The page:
participants rated the female role of the six more sexist programs as more decorative ( = .77, M
= 1.61, SD = .76) than the other half ( = .79, M = 4.15, SD = 1.08), t(19) = 9.35, p < .001.
These results did not vary by Gender (p >. 90). Below is the list of the programs selected for the
Study.
Sexist programs:
Chiambretti Night
Ciao Darwin
L’Eredità
Striscia la Notizia
Contro Campo
Veline
Neutral programs:
Geo & Geo
La prova del cuoco
Pomeriggio 5
Zelig
Verissimo
Le Iene
... Although sexual harassment may take different forms (e.g., gender harassment, unwanted sexual attention, and sexual coercion; Dionisi et al., 2012;Karami et al., 2019;Keplinger et al., 2019), sexual objectification is prominent in many forms of sexual harassment. Recent developments in the sexual objectification literature have suggested that whether people take action against sexual objectification depends on their emotional responses towards the sexually objectifying behaviour (Guizzo et al., 2017;Shepherd, 2019;Shepherd & Evans, 2020). We advance the growing body of research assessing sexual objectification in the workplace (e.g., Gervais et al., 2016;Szymanski & Feltman, 2015;Syzmanski & Mikorski, 2017), by testing the role of different emotions in determining whether sexual objectification at work promotes an active response (e.g., reporting the incident), passive response (e.g., ignoring the incident), self-blame response (e.g., thinking the target brough it upon themselves) or a benign response (e.g., viewing the incident as flattering). ...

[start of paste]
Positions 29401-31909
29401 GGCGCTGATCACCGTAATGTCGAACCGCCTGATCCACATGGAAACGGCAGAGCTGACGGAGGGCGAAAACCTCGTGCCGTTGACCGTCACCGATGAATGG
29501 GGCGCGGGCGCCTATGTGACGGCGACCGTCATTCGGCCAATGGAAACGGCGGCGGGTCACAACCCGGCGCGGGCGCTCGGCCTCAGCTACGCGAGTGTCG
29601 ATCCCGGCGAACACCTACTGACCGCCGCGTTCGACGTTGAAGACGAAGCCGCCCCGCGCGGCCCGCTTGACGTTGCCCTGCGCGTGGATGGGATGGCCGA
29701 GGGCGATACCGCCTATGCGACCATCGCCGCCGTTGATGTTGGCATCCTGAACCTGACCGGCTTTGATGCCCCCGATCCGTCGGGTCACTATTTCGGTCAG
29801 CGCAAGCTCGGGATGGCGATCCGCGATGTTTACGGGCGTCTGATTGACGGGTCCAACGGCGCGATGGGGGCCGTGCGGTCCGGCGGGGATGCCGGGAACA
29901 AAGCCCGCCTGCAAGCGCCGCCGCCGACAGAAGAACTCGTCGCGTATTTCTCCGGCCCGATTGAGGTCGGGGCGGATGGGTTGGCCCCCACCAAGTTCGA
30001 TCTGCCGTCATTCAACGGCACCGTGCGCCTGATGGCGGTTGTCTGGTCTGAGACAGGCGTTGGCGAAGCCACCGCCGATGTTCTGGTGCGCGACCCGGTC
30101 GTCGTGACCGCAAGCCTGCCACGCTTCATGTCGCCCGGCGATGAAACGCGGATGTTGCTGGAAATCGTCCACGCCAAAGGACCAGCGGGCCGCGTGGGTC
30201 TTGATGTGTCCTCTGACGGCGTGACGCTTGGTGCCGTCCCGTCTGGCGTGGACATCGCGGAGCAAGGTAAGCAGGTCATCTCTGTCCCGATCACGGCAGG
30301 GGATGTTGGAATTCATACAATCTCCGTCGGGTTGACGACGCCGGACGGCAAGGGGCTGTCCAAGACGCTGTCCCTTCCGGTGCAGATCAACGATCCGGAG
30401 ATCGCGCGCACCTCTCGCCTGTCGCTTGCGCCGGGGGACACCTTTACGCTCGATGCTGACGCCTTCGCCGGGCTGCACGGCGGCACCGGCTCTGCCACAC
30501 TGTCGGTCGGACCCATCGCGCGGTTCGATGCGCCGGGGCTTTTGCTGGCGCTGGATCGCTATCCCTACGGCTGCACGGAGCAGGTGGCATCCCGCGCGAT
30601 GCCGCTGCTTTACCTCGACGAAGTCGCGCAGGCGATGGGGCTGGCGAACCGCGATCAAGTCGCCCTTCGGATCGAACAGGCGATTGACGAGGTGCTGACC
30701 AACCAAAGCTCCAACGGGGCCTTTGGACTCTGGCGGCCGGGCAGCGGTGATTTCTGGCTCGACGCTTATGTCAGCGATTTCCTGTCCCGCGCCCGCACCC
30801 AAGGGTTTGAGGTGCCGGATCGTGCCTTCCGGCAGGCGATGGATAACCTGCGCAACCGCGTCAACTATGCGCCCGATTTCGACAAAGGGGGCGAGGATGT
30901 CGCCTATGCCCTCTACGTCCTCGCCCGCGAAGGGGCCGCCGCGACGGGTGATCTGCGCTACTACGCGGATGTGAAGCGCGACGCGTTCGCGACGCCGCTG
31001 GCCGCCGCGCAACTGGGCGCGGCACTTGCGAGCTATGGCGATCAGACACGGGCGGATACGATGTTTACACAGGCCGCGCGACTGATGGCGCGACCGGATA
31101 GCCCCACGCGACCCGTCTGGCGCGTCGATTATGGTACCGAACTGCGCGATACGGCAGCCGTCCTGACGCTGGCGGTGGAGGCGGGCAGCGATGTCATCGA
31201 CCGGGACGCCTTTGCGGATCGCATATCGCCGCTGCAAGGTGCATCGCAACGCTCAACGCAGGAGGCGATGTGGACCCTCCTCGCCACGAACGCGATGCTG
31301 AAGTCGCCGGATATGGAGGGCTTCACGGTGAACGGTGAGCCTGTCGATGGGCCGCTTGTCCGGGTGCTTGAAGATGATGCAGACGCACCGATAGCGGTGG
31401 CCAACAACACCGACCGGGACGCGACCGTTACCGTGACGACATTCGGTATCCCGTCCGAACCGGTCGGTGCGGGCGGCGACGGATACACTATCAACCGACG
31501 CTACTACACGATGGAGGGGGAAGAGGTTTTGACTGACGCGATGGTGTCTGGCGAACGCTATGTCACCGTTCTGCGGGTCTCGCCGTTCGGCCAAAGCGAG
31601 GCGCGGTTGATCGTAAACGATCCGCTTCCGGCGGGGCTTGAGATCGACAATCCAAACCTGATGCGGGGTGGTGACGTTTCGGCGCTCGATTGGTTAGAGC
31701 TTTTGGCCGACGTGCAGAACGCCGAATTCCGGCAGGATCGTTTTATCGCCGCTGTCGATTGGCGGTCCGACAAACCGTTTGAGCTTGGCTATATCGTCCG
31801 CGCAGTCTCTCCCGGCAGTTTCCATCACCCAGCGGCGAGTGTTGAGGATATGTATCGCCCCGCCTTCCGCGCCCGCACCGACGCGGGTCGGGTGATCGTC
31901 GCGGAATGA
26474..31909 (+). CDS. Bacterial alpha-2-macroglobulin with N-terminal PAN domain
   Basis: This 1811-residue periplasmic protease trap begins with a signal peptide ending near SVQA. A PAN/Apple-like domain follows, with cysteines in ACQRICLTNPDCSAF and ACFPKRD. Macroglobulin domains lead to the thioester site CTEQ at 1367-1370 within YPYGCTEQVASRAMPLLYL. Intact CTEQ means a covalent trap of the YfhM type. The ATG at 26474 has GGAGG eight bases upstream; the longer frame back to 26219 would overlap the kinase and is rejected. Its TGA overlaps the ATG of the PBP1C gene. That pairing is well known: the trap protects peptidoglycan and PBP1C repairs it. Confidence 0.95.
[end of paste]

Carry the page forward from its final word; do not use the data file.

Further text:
... In line with appraisal theories (e.g., Smith & Lazarus, 1993), Shepherd (2019) argues that the type of emotion that is felt following sexual objectification is likely to depend on the target's interpretation of the action. For example, people are likely to feel anger when they think someone has treated them illegitimately (e.g., 'it is wrong to objectify me'; Guizzo et al., 2017). Disgust may be felt when people believe the behaviour harms their humanity (e.g., 'this action is treating me as an object'; Rozin et al., 1999). ...
Article
Full-text available